Iran drying up Iraqi rivers, triggering environmental crisis: report
The UK-based International Centre of Development Studies (ICD) warned of an environmental catastrophe that might hit the eastern and southern provinces of Iraq if Iran keeps on tampering with Iraq’s share of rivers that run through both countries.
The ICD report, obtained by Al Arabiya, stated that Iran stopped the flow of Alwand River, which runs from western Iran to eastern Iraq, for the past four years.
This caused the damage of around 10% of arable land and rendered the residents of several villages around the river homeless.
The production of several crops has also been greatly affected whether through quantity with a loss that amounted to 80% in some years or through quality that has witnessed a remarkable drop.
Iran, the report added, has also been pumping drainage water into several Iraqi rivers, which led to a rise in their salinity levels and in turn inflicted a substantial damage on marine life, basically demonstrated in the death of several fish species.
This also caused the migration of birds that lived in the area and the emergence of snakes which attack crops and kill livestock.
Iran has also diverted several tributaries of the Tigris River and built dams on others, which had a negative impact on the residents of provinces overlooking the river.
The report noted that the percentage of potable water in Iraq has dropped by 20% and is expected to drop to 40% over the coming 10 years if serious measures are not taken to stop the fast deterioration.
Turkey, the report explained, is also playing a role in the environmental crisis from which Iraq is expected to suffer. The construction of the Ilisu Dam on the Tigris River in southeastern Turkey will decrease the amount of water flowing to Iraqi land by 10 billion cubic meters a year.
The procedures taken by both Iran and Turkey are expected to decrease the level of fresh water on the Iraqi part of the Tigris by 70%.
According to the report, water problems in Iraq are aggravated by the change of climate in Iraq, where temperature could reach to 50 degrees Celsius and sand storms have increased by 30% during the past 30 years. Both factors have led to the desertification of large areas of arable land estimated at 2.8 million dunams.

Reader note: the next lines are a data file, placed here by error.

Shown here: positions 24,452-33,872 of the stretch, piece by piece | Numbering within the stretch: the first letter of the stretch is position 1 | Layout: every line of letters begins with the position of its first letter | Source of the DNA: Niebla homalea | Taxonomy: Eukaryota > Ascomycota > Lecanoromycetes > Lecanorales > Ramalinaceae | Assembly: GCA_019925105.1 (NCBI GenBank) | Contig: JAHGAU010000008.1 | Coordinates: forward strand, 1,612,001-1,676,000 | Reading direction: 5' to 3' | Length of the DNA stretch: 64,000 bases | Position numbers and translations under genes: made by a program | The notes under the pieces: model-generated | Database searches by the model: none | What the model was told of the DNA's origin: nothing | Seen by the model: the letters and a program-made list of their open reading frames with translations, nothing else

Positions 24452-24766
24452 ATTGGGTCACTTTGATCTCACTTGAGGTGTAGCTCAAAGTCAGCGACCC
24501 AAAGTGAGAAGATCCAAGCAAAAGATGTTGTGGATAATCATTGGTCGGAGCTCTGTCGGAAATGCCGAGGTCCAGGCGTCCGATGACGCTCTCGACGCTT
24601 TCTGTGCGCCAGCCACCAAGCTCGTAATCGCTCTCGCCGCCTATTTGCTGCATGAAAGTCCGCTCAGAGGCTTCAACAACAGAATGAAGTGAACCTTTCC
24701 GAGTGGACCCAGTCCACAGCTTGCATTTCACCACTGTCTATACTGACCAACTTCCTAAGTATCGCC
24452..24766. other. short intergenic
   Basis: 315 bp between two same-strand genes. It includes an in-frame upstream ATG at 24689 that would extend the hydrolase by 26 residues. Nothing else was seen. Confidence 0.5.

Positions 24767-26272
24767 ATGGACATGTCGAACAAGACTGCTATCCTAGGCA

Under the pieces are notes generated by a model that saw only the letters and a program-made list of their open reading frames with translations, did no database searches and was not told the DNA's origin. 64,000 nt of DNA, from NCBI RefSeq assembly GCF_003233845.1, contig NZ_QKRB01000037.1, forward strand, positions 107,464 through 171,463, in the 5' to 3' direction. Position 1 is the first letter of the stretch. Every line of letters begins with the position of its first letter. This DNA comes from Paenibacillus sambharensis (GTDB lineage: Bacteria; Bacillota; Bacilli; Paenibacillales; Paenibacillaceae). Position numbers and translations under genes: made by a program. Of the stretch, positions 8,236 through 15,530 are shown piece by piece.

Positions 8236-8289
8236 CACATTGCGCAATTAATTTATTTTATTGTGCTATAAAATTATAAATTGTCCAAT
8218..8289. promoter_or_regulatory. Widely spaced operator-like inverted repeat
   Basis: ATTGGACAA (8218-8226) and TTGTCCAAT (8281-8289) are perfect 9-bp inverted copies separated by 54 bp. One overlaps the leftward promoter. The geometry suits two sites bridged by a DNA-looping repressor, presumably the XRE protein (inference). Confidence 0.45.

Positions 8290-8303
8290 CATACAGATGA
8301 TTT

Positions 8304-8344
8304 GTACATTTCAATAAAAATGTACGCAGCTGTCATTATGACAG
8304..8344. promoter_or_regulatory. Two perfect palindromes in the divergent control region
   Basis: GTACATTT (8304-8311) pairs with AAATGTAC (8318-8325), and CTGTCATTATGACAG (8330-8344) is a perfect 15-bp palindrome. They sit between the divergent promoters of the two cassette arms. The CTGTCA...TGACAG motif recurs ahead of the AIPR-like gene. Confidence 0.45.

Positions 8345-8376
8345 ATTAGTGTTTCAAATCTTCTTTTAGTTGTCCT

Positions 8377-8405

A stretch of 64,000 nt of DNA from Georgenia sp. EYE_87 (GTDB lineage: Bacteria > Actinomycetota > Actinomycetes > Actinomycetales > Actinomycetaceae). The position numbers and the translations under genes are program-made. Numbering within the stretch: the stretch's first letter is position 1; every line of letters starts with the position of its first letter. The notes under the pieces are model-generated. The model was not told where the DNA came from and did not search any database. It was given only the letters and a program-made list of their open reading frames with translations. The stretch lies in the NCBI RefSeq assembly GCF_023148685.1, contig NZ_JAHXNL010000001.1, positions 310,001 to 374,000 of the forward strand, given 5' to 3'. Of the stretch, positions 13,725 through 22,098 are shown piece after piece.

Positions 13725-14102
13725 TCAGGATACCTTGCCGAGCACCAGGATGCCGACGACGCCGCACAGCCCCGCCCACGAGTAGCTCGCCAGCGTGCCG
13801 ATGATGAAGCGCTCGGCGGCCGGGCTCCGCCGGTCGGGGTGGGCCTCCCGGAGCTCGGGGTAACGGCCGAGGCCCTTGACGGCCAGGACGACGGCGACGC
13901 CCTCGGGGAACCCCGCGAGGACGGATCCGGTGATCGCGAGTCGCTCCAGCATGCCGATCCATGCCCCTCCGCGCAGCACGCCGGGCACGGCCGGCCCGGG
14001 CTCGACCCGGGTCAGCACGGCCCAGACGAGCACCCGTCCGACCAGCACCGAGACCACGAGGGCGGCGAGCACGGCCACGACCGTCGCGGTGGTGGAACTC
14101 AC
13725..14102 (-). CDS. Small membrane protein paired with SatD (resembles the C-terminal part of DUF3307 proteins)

The report stated that the Tigris River alone is currently losing 33 billion cubic meters every day which will lead to the drying of some of its parts within the coming 20 years. This, coupled with the remarkable decrease in rain water, triggered a critical shortage in potable water and drove Iraq to import water from the laboratories of Saudi Arabia and Kuwait.
The report pointed out, poses several questions about how Gulf nations that do not have rivers like Iraq are capable of exporting water while Iraq, historically known as the Land Between Two Rivers, is not capable of providing its people with water.
Another problem, the report added, is the threat of power outage and which means the stoppage of desalination stations hence more shortage in potable water especially in the southern provinces which are already not getting enough.
The ICD said serious measures need to be taken on all those fronts in order to save Iraq from an environmental disaster that is bound to affect the land, the people, and the economy in the most negative way.
* An earlier version of this article incorrectly cited the Institute of Development Studies (IDS) as the source of this story; this has been corrected to say that the source was in fact International Centre of Development Studies (ICD).